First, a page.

The twentieth century literature which is the product of this tension is, therefore, unique. It is extremely fascinating and, at the same time, very difficult to evaluate, because, to a certain extent, it is a record of uncoordinated efforts. It is not easy to divide it into school and types.
It is full of adventures and experiments peculiar to the modern age which is an age of transition and discovery. But there is an undercurrent in it which runs parallel to the turbulent current of ideas which flows with great impetuosity.
Though it started as a reaction against ‘Victorianism’ in the beginning of the twentieth century, it is closely bound up with the new ideas which are agitating the mind of the modern man.
I. Historical, social and cultural background • 1.Historically • Modernism rose out of skepticism and disillusion of capitalism. The First World War and the Second World War had greatly influenced the English literature. • 2. Economically • The Second World War marked the last stage of the disintegration of the British Empire. Britain suffered heavy losses in the war: thousands of people were killed; the economy was ruined; and almost all its former colonies were lost. People were in economic, cultural, and belief crisis.
Conti. • 3. Ideologically • The rise of the irrational philosophy and new science greatly incited modern writers to make new explorations on human natures and human relationships.
II. Literary history of the period • 1.Literary trends • After the First World War, all kinds of literary trends of modernism appeared: symbolism, expressionism, surrealism, cubism, futurism, Dadaism, imagism and stream of consciousness. • (1)Modern English poetry:It is, in some sense, a revolution against the conventional ideas and forms of the Victorian poetry. • (2) Modern English novels:The first three decades of 20th century were golden years of the modernist novel. • (3) The development of 20th century English drama:The most celebrated dramatists in the last decade of the 19th century were Oscar Wilde and George Bernard Shaw, who, in a sense, pioneered the modern drama, though they did not make so many innovations in techniques and forms as modernist poets or novelists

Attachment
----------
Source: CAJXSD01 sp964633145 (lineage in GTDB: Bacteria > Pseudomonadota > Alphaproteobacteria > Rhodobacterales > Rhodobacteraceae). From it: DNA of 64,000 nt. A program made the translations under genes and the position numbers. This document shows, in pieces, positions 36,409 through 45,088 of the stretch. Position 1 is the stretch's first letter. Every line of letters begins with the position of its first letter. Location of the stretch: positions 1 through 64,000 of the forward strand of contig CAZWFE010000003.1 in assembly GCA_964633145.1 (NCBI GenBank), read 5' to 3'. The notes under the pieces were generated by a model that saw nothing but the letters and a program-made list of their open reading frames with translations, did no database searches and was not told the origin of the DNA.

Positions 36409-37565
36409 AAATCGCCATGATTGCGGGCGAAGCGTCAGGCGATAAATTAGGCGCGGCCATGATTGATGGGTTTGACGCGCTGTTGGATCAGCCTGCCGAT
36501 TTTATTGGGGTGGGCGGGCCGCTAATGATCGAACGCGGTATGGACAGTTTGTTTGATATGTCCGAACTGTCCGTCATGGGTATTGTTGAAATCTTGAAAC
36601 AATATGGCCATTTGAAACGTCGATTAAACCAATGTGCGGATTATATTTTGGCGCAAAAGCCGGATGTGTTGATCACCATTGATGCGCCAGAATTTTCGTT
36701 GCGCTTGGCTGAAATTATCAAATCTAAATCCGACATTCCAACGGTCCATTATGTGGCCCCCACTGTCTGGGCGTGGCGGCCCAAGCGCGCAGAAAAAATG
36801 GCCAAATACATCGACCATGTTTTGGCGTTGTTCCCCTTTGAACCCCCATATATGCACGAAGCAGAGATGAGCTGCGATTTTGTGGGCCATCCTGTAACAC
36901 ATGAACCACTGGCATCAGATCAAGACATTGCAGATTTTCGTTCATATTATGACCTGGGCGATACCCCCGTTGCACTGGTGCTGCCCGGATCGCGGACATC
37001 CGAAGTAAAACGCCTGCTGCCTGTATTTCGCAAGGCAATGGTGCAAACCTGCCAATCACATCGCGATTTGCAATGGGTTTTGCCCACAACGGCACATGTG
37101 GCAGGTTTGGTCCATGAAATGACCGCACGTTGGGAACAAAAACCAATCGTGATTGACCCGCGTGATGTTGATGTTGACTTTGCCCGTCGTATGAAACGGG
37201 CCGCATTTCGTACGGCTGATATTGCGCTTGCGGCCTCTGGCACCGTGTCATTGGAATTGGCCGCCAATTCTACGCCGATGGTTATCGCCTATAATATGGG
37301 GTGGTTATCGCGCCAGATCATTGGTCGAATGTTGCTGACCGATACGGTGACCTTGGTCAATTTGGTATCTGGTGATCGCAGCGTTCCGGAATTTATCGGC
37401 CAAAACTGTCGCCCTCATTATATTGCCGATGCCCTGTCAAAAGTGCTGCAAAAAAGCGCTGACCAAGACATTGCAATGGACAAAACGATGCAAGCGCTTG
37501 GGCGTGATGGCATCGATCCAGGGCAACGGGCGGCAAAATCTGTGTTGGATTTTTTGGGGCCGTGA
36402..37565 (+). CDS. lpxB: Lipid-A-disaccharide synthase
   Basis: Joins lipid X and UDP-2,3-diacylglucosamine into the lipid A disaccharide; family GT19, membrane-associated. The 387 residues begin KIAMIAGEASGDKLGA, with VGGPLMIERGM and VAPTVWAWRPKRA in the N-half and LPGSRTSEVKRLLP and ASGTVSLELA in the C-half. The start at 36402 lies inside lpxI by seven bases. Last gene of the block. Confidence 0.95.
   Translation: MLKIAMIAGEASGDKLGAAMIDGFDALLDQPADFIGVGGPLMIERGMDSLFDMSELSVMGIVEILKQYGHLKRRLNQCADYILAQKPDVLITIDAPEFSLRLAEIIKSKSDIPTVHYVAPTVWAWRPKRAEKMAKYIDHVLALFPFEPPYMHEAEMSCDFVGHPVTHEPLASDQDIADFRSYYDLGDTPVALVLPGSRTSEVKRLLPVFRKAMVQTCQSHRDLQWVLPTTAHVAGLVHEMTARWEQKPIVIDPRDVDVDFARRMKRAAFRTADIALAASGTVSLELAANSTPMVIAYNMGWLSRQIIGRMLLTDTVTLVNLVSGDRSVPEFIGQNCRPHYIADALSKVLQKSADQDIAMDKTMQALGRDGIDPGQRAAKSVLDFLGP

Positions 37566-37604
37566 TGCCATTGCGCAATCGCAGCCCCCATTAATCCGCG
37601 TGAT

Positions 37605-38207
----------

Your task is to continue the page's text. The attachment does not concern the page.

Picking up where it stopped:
2. Artistic features of modern peroid • (1) Modernism • Modernism was a complex and diverse international movement in all creative arts, originating about the end of the 19th century. It provided the greatest renaissance of the 20th century. After the First World War, all kinds of literary trends of modernism appeared: symbolism, expressionism, surrealism, cubism, futurism, Dadaism, imagism and stream of consciousness. • (2) The basic characteristics of Modernism in literature:Modernism takes the irrational philosophy and the theory of psycho-analysis as its theoretical base. One characteristic of English Modernism is "the dehumanization of art". The major themes of the modernist literature are the distorted, alienated and ill relationships between man and nature, man and society, man and man, and man and himself.